4.7 Use the Services in a manner that is deceptive, unethical, false or misleading;

4.8 Publisher will not authorize, enable or engage in any of the following:

  • store or cache information obtained from any Oath Ads, including but not limited to "crawl", "spider", index or in any non-transitory manner.
  • forwarding, masking or cloaking URLs or engaging in deceptive practices. anything which delays the timing or operation of ad calls to Oath.
  • the display of new or replacement of Oath Ads without the user navigating to a new content or without the current contents being refreshed by a user; or
  • automatically directing the user to another page from the Publisher Media that contains Oath Ads.
  • automatically direct the user to a landing page not relevant to the Oath Ad.
  • display Oath Ads that cover up, overlay or hide area of interest with typical interaction.
  • clicking an Oath Ad as the only way to exit a screen or navigate away from a website page or an app.
  • place Oath Ads close to where users are likely to accidentally click i.e. near links, buttons, drop-down menus.

4.9 Circumvent, disable or otherwise interfere with the proper working of the Services, including any security-related features or authentication measures of the Services, or otherwise attempt to probe, scan or test the vulnerability of the Services, or attempt to gain access to secured portions of the Services;

4.10 Breach, disable, tamper, interfere or attempt to interfere with the full, complete, immediate, and direct display of any Ads and any third-party websites accessed via links on Ads;

4.11 Publisher will not authorize, enable or engage in any of the following:

  • edit, modify (including without limitation, resizing the Ads), obscure or prevent the display of all, or any part of, the Oath Ads.
  • minimize, remove, obscure, or otherwise inhibit the full and complete display of any advertiser landing page.
  • interfere user navigation on the site, page, apps with Oath Ads or interfere interface flow with an Oath Ad interaction.

4.12 Engage in any deceptive or fraudulent activity as determined by Oath in its sole reasonable discretion, including, without limitation, using unsolicited email to promote ads, or placing Tags on pages with no content;

4.13 Invalid Activity

  • Invalid Activities are clicks or installs generated by deceptive or prohibited methods, or any other deceptive practices as determined by Oath.
  • Invalid Activities are sometimes intended to artificially or maliciously drive up clicks or installs on an advertisement (which increases the costs to the advertiser) or the Publisher’s earning (increase profits for the website owner hosting the advertisements).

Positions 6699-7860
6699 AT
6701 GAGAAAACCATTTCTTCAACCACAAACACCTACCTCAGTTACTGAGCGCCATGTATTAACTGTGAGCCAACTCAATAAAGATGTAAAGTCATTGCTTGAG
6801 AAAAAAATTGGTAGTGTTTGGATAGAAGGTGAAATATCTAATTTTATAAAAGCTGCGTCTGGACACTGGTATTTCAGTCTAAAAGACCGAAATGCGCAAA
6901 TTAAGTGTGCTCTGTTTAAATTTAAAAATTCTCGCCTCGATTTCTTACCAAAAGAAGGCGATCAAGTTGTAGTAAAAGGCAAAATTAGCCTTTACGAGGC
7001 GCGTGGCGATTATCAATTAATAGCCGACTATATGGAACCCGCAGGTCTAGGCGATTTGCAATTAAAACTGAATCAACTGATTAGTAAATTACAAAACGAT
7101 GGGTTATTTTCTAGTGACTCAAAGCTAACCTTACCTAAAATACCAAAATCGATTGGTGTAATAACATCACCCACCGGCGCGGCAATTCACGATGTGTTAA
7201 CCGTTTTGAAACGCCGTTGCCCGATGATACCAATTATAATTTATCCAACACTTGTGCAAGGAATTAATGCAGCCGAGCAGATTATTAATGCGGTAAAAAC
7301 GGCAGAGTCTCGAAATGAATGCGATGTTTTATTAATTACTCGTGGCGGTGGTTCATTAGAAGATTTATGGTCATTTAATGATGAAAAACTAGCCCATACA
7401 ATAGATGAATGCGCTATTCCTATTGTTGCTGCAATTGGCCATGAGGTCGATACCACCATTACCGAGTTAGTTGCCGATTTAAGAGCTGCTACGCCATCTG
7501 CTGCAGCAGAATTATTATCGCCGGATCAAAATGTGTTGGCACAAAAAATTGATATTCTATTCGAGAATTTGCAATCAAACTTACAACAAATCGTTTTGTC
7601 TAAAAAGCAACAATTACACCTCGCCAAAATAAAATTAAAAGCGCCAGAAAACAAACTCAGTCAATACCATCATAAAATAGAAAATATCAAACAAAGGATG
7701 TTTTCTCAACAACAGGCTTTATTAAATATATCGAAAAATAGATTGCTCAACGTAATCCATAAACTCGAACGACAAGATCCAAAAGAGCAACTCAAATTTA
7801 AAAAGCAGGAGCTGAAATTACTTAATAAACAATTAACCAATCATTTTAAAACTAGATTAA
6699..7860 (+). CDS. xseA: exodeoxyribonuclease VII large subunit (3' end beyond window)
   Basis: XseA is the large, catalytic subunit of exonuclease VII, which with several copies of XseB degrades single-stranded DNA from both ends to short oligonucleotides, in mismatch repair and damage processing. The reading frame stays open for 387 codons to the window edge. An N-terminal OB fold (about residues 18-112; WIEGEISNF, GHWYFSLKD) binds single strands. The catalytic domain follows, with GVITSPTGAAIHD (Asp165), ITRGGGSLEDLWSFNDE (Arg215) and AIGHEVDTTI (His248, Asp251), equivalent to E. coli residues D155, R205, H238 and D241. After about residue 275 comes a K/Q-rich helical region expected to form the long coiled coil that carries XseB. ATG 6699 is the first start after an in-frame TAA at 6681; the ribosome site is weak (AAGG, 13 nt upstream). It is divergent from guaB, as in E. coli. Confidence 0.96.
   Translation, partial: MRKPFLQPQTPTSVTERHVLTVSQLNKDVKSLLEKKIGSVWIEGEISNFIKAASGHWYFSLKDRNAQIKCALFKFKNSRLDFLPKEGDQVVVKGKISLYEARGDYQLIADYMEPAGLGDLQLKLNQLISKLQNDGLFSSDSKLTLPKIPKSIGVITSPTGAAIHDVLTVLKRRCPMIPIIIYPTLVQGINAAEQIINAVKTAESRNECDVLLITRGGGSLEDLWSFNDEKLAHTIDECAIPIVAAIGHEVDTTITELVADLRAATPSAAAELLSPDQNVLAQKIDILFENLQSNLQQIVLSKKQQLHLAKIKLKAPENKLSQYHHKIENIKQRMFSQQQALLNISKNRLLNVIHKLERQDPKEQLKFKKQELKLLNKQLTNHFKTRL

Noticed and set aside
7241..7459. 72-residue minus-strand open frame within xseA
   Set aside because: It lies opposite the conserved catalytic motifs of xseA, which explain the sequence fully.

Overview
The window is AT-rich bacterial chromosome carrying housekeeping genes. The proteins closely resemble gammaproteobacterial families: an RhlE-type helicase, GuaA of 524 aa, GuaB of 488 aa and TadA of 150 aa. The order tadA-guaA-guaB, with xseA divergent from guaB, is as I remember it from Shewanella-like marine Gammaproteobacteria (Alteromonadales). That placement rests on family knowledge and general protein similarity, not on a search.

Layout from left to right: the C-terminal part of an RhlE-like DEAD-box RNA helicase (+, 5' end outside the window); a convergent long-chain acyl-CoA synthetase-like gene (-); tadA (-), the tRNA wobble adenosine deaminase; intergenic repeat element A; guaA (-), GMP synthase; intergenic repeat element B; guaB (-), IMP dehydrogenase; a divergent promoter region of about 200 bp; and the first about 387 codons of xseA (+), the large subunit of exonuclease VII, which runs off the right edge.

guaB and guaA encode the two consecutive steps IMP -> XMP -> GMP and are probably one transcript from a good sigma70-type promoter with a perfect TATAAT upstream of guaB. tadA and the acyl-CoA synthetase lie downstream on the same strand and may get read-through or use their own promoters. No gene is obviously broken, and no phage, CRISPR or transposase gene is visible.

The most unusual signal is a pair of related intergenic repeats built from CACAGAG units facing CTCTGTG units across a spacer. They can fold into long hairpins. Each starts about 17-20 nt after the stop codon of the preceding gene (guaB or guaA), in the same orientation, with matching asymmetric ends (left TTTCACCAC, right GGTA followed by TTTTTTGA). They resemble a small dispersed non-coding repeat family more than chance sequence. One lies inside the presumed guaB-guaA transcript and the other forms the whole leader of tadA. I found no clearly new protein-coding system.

• Publisher will not authorize, enable or engage directly or indirectly in prohibited practices which are practices implemented with the aim to generate Invalid Activities as defined here above and that include also, but are not limited to, the following: Using methods such as impression-generating tools, robots, click-exchange programs, autosurf or paid-to-surf programs to generate clicks.
  • Examples of Invalid Activities: repeated manual clicking; clicks by automated tools, robots, or other deceptive software; clicks being redirected to a landing page that does not accurately reflect the initial Oath Ad.

4.14 Interfere or attempt to interfere with the proper working of the Service or anyone’s use of the Service;

4.15 Interfere or attempt to interfere with the full, complete, immediate, and direct display of any Ads and any third-party websites accessed via links on Ads;

4.16 Generate clicks without referring URLs or from non-approved root URLs, generate fraudulent clicks, or otherwise use any method that may lead to false or artificially high numbers of clicks or impressions by any person, robot, automated program or similar device;

4.17 Incentivized Activity

The Publisher will ensure that the Publisher Media will not:

  • include pay-to-install or pay-to-click offers.
  • actively encourage, compensate, reward, or make deceptive claims that mislead users to click on a Oath Ad. This includes, but is not limited to, promising to raise money for third parties, or placing images next to Oath Ads that encourage clicking or installing on the Oath Ad with such claims.
  • allow clicks made by users who subsequently receive some reward or incentive for making the click, for example, additional loyalty points added to an account redeemable for goods upon achievement of certain targets. This type of Inventory may or may not operate a “timeout” on repeat clicks on the same link from the user within a given time span.

4.18 Provide multiple bid requests to Oath for the same Placement, as determined by Oath in its sole reasonable discretion; or

4.19 Publisher will not authorize, enable or engage in stack, hide, overlay multiple Oath Ads in a single ad placement.

4.20 Use the Services in any service bureau or time-share arrangement. Company shall be responsible for all action or inaction of third-party owners or operators of Company Sites.

Back to Top

5. Video Advertising Specific Requirements.

The following requirements apply only to video advertising within the Service.

5.1 One Video Marketplace.